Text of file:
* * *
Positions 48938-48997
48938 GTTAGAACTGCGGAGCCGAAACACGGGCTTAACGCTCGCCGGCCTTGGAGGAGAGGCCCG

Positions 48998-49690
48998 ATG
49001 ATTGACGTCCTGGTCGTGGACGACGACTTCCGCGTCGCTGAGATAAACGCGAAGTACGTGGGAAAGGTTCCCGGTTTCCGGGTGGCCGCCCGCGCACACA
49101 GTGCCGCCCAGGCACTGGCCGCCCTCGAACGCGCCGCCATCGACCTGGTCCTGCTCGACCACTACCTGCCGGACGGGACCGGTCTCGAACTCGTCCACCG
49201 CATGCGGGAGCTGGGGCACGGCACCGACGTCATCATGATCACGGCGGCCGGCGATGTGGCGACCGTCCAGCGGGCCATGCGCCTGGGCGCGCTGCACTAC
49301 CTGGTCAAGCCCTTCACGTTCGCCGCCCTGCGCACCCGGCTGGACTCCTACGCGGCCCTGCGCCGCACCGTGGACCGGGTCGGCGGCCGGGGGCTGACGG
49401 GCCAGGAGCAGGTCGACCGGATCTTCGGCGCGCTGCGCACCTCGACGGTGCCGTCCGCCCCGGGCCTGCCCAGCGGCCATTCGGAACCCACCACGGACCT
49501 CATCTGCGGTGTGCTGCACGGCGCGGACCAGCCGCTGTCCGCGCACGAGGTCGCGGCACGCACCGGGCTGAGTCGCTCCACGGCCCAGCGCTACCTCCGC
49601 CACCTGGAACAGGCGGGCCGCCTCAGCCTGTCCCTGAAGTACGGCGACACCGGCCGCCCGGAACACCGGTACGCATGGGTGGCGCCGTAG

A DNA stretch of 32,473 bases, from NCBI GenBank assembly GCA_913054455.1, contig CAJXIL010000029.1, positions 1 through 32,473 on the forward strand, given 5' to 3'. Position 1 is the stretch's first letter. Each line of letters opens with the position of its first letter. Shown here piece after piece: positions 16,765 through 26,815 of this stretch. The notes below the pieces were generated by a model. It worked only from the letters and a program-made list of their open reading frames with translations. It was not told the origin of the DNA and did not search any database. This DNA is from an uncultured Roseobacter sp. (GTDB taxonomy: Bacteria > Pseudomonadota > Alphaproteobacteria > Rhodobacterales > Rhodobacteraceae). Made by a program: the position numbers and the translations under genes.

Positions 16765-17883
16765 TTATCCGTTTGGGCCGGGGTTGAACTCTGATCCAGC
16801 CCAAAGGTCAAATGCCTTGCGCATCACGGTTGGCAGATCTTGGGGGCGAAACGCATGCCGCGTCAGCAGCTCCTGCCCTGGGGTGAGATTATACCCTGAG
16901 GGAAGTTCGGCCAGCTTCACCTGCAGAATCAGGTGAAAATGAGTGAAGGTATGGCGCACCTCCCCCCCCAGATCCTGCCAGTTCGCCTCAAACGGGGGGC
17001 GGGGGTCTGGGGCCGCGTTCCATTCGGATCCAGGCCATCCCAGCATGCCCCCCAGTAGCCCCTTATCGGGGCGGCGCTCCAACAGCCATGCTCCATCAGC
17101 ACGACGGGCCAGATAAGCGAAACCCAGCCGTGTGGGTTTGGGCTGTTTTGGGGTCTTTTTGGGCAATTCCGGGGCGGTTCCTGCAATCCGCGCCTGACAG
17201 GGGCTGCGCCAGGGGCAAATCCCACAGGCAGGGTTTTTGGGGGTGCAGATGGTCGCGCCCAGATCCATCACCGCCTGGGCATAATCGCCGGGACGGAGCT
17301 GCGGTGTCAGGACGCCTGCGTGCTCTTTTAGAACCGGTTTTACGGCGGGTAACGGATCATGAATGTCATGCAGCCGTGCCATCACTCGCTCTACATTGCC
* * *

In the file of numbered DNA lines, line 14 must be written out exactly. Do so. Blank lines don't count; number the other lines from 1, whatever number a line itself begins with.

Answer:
16765 TTATCCGTTTGGGCCGGGGTTGAACTCTGATCCAGC